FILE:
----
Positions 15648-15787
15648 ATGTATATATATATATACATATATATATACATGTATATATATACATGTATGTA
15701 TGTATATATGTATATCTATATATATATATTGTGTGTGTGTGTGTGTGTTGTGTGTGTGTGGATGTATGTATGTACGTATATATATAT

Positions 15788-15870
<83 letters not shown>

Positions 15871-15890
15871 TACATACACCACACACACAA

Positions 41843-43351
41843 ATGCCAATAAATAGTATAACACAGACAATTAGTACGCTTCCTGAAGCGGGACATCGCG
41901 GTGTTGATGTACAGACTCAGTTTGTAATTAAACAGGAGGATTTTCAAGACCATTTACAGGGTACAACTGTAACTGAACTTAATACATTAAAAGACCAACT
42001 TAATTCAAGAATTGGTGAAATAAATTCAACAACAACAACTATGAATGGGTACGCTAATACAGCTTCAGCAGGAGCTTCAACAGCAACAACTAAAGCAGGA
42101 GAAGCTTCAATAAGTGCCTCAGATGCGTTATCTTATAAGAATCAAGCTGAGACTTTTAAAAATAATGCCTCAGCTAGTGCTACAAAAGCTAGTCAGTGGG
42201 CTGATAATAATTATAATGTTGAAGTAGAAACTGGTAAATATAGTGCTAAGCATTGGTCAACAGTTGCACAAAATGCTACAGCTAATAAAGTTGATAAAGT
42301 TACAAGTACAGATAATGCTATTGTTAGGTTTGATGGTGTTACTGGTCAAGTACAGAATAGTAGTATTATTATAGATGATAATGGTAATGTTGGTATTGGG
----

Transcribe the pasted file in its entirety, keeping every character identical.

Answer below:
Positions 15648-15787
15648 ATGTATATATATATATACATATATATATACATGTATATATATACATGTATGTA
15701 TGTATATATGTATATCTATATATATATATTGTGTGTGTGTGTGTGTGTTGTGTGTGTGTGGATGTATGTATGTACGTATATATATAT

Positions 15788-15870
<83 letters not shown>

Positions 15871-15890
15871 TACATACACCACACACACAA

Positions 41843-43351
41843 ATGCCAATAAATAGTATAACACAGACAATTAGTACGCTTCCTGAAGCGGGACATCGCG
41901 GTGTTGATGTACAGACTCAGTTTGTAATTAAACAGGAGGATTTTCAAGACCATTTACAGGGTACAACTGTAACTGAACTTAATACATTAAAAGACCAACT
42001 TAATTCAAGAATTGGTGAAATAAATTCAACAACAACAACTATGAATGGGTACGCTAATACAGCTTCAGCAGGAGCTTCAACAGCAACAACTAAAGCAGGA
42101 GAAGCTTCAATAAGTGCCTCAGATGCGTTATCTTATAAGAATCAAGCTGAGACTTTTAAAAATAATGCCTCAGCTAGTGCTACAAAAGCTAGTCAGTGGG
42201 CTGATAATAATTATAATGTTGAAGTAGAAACTGGTAAATATAGTGCTAAGCATTGGTCAACAGTTGCACAAAATGCTACAGCTAATAAAGTTGATAAAGT
42301 TACAAGTACAGATAATGCTATTGTTAGGTTTGATGGTGTTACTGGTCAAGTACAGAATAGTAGTATTATTATAGATGATAATGGTAATGTTGGTATTGGG